How will sustainability impact real estate needs?
Legislation and a socially conscious younger generation are the primary drivers of the sustainable movement, even though the rough economy may slow its progress. The introduction of stimulus funding for energy efficiency will be key in catapulting the country forward, but employers must do their part as well. Currently, lawmakers are debating the merits of cap and trade legislation, which would require employers to report emissions from their business facilities as well as their employees’ and supplies’ commutes. Though such legislation remains in its infancy, organizational leaders made find themselves making tough business decisions based in part on reducing their carbon footprint. Consider the following: the average commute in Washington, D.C. is 30 minutes, which equates to 60 minutes of lost production time every day per worker, or 250 hours annually. More than six weeks of time that could be used for work is spent on the road.
In addition, that same commute produces car emissions for which employers may be ultimately responsible. According to figures from www.census.gov and www.ifma.com, the average commute translates into more than $6,700 spent annually, while the average annual cost of parking per car is $2,880 annually. Based on an average annual income of $50,233.00, the aforementioned figure of 250 lost production hours ends up costing approximately $6,037.62. Add to that the following:
- An average of 200 sq. ft. per person x an average rent of $30 per RSF + average operating cost of $10 per RSF = $8,000 annually;
- Plus $5,000 annually, the average cost of furniture and IT per employee
At these rates, the cost of daily face time for a single employee averages $28,640.12 per year in real estate expenses, lost production time and commuting costs. Now add the cost to offset emissions, which is typically calculated in five different categories: building energy use, data center energy use, fleet vehicles, employee travel, and employee commutes. That average for an individual employee skyrockets.
With theses considerations in mind, companies must look for ways to revamp their infrastructure to yield greater energy efficiency, and seek options to reduce commuter times, limit their CRE holdings and improve sustainability. Employing conservation and smart design practices will enable decision makers to reduce their carbon emissions and defray the cost of offsets. While the current state of the economy will temporarily slow the push toward sustainable initiatives, the economic impacts of implementing such initiatives will diminish as the design industry works to seamlessly integrate sustainable solutions into standard design practices.
To calculate an individual or organizational carbon footprint, visit www.terrapass.com.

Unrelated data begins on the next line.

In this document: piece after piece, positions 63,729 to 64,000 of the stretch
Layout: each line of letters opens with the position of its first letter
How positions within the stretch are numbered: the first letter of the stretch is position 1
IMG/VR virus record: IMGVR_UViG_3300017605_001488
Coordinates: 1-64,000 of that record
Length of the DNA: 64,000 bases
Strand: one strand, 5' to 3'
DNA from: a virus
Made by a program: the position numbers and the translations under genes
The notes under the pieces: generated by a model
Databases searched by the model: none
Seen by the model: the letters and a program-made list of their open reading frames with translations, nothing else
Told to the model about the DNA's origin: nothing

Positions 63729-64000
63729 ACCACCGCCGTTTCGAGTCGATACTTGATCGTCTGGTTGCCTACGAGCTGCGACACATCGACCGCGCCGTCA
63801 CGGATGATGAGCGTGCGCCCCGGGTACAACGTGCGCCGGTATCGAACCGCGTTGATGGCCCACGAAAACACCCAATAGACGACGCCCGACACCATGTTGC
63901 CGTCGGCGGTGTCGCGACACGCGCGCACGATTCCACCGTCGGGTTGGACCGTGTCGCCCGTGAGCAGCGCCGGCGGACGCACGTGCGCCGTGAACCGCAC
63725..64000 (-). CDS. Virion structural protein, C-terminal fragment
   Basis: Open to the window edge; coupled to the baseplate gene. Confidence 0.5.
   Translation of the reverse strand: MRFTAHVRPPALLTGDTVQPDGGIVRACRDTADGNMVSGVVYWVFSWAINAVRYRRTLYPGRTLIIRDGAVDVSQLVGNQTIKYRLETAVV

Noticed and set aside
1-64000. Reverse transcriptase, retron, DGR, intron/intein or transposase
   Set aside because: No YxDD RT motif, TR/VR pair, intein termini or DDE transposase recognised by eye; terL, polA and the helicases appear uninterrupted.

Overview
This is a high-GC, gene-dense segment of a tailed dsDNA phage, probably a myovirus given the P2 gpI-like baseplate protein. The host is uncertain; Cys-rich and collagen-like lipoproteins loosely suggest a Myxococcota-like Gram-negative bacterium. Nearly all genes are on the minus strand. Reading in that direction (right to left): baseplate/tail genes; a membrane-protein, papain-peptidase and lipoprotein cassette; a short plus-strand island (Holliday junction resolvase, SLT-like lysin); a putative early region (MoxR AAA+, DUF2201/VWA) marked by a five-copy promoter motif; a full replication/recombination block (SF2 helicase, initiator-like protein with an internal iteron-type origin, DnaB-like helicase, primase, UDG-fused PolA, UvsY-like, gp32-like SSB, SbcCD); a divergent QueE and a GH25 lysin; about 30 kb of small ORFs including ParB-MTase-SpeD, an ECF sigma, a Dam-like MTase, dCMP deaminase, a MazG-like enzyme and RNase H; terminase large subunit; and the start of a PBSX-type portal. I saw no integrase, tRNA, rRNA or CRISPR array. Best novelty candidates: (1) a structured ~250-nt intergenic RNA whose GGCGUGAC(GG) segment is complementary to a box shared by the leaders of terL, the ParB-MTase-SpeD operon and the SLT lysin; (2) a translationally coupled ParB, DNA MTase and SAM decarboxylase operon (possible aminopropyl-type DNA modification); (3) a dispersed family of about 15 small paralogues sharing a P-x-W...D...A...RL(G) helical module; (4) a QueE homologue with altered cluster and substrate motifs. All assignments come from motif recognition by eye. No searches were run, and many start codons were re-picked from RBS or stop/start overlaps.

What about infrastructure and disaster preparedness?
Going forward, companies will have to consider the needs of an aging inventory of physical properties neglected for two decades, for reasons as varied as a shift in focus to compliance with the Americans with Disabilities Act, the need for greater building security, and the current economic crisis. Even if a space is leased, rather than owned, and the responsibility for upkeep falls to the building owner, few tenants will want to occupy a space during an infrastructure upgrade, which is typically an invasive and disruptive process. Many companies may simply choose to relocate rather than take on the challenges to modernize. They might also consider third market or satellite locations, which will allow them to share their knowledge base, increase security, and reduce operating costs.
Additionally, an increasing number of company leaders now realize the need to go beyond just creating secure buildings. The hallmark events of the past decade— the September 11 attacks, Hurricane Katrina, and the current economic downturn—have shown the real threat to uninterrupted business operations is a lack of preparedness. Developing contingency plans to sustain an organization in the event of a disaster should be a leading priority, as it has a profound affect on CRE. Being prepared means not only ensuring the safety of your workforce, but assuring the continuity of business operations. Initiatives proposed by the U.S. Department of Homeland Security’s Ready Campaign offer a sobering, if realistic look at the issues employers must consider:
- Assess your company’s functions on both internal and external levels. Which staff, materials, procedures, and equipment are completely necessary to keep the business operating?
- Identify the suppliers, shippers, resources and other businesses you must interact with on a daily basis; keep a list with contact details in an emergency supply kit and at an off-site location
- Develop a continuity of operations plan should your place of business become inaccessible
- Plan for payroll continuity
- Define crisis management procedures and individual responsibilities in advance
- Review your emergency plans annually
Next up: Scalable Workplaces